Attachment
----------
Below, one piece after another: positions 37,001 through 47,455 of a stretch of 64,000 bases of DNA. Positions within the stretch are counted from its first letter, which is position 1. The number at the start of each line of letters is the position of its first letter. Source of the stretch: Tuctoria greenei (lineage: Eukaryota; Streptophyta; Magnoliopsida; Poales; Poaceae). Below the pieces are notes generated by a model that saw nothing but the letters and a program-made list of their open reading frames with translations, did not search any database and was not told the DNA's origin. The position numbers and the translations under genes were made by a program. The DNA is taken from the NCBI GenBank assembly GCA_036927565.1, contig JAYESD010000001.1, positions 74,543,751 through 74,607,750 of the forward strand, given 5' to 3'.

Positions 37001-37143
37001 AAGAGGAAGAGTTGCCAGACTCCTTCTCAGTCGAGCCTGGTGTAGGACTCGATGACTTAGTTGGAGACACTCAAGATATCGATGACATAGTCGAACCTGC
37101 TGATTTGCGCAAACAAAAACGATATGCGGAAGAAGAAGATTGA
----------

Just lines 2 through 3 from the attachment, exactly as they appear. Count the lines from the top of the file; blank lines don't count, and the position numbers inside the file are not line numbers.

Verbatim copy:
Positions 37001-37143
37001 AAGAGGAAGAGTTGCCAGACTCCTTCTCAGTCGAGCCTGGTGTAGGACTCGATGACTTAGTTGGAGACACTCAAGATATCGATGACATAGTCGAACCTGC